The summer study series into the flexbone formation and option offenses rolls on here at Touchdown Wire. In the first piece, we dove into how these systems incorporate both “orbit” motion and “orbit-return” motion into their designs, with a focus on the running game.
In this piece we’ll dive into a twist on the core component of these systems: The option play. When you think of these offenses you probably envision the standard “triple option,” with the quarterback either handing the ball to the fullback — or “B back” — or keeping it and then reading an unblocked defender and deciding whether to pitch or keep based on that player’s movements.
On paper, that looks generally like this:
As you can see, the end man on the line of scrimmage (the linebacker, shaded in red) will be the player the quarterback eventually reads when deciding between keeping it himself or pitching to the A back coming from the left wing. That linebacker is left unblocked, and in essence the QB’s decision is what blocks him on the play.
Here is Army running this design against Middle Tennessee State:
Now, in terms of the quarterback’s decision making you can listen to a failed flexbone QB or a master. Paul Johnson, the retired coach who was most recently with Georgia Tech, ran flexbone option offenses for decades. In his 2002 Georgia Southern playbook, which you can find online, he dove into the QB’s thought process in detail:
Regardless of how complex double or triple option decisions appear those decisions aren’t complex when a simple, logical decision-making process is coached, practiced and applied in a game. In an option offense the quarterback must have the decision-making tools to minimize the risks in an option offense. An option quarterback to consistently make the proper decisions must be coached to:
The key to consistently making correct decisions in an option offense is for the quarterback to make one way decisions. One way decisions are predetermined in the huddle or at the line of scrimmage.
In a double option play the quarterback can’t come down the line of scrimmage to option number three, hesitate and then decide whether to pitch the ball to the tailback or not to pitch the ball. The decision can be predetermined for the quarterback with a one way decision-making process. The one way decision-making process removes any hesitancy because the process instructs the quarterback exactly what to do when he reaches number three. The one way decision-making process instructs the quarterback to pitch the ball off number three, until number three won’t allow him to pitch the ball.
With some of the basics installed, now we can expand the playbook a bit. As we have already seen, option offenses are using orbit-return motion to add a little “eye candy” to these traditional option designs:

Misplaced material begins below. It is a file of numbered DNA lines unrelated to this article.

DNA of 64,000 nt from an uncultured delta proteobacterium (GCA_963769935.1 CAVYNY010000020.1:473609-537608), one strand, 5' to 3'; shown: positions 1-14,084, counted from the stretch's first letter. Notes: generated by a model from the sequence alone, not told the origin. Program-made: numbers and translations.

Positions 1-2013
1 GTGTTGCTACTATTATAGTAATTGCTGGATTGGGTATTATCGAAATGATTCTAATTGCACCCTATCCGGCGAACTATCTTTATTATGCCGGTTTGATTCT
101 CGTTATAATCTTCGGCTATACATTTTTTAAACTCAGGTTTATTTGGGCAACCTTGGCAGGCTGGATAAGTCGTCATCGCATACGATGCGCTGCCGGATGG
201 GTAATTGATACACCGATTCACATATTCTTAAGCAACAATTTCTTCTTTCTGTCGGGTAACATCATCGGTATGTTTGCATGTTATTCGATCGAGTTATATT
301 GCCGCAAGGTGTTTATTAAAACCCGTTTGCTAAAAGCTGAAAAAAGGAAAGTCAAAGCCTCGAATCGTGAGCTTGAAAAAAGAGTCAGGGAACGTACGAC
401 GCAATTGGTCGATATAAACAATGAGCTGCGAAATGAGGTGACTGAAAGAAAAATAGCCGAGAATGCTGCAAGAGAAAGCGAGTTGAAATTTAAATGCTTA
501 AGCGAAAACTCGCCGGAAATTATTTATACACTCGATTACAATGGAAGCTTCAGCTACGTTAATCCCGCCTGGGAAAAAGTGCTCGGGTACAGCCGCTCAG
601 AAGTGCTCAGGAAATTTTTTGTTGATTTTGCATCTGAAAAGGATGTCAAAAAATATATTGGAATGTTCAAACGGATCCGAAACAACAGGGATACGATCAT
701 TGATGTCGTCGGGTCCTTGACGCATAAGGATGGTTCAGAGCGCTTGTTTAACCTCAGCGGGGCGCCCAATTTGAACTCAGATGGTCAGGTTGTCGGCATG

Motion is just one way that option offenses can dress up their core design. Formation is another. Even teams that are historically flexbone offenses have begun to branch out, running their core staples out of different alignments. On this play against Boise State, the Air Force Falcons run the option out of a “pro” formation, using the H-Back/Sniffer as the pitch player:
This design employs a bit of misdirection, as the H-Back starts to work away from the play, showing the defense a bit of counter option, before doubling back to the right edge. The run action on the interior sucks up the inside linebackers, and the Falcons are able to get to the edge. The QB makes the decision to pitch, and Air Force has a big gain.
Another formational tweak we have seen option offenses employ is the use of the shotgun. As Ted Nguyen stated in his deep dive into the Coastal Carolina offense, the use of the shotgun formation has a two-fold impact on these offenses. First, it allows for more in the passing game. Second, it helps to attract recruits:
A commitment to a two-back option offense with a heavy emphasis on pitching the ball was more commonplace with traditional under-center option teams. By running his offense from the shotgun, Chadwell got the edge of the option but also didn’t hamper his passing game. Also, the marketability of a shotgun offense matters to recruits. It’s a hard sell for recruits to go to a school running an under-center option offense.
Of course, Coastal Carolina is not the only team looking to entice recruits to campus, so here is Navy running their option out of a shotgun look:
Of course, with the Coastal Carolina reference we need to include an example of their pistol option design. Here is that look against the Kansas Jayhawks:
This play goes for a minimal gain, but allow Nguyen to outline the problems this formation poses for the defense pre-snap:
Here, the Chanticleers were in a pistol formation with a tailback directly behind the quarterback and a halfback offset to his right. This look presents a triple-option threat to the defense. The opponent knows it has to defend a running back dive, quarterback keep and pitch. But before the snap, the defense doesn’t know yet which back will carry out which phase of the option.
And that is exactly what the Chanticleers can do with this formation, because while the above example had the deep back run the dive to the left side, with the upback becoming the pitch player moving to the left, here is Coastal Carolina running a different play out of the same formation later in the game:
On this play, the upback is not the pitch player but rather a blocker, as he aims directly for the edge. The quarterback and the deep back run the speed option to the left side, with the QB making a late pitch off the read defender for a big gain.
So now as a defense facing these offenses, there are even more variations you have to account for. And that’s before we start getting into blocking variations, as well as the passing game.
All of which is coming next in this series.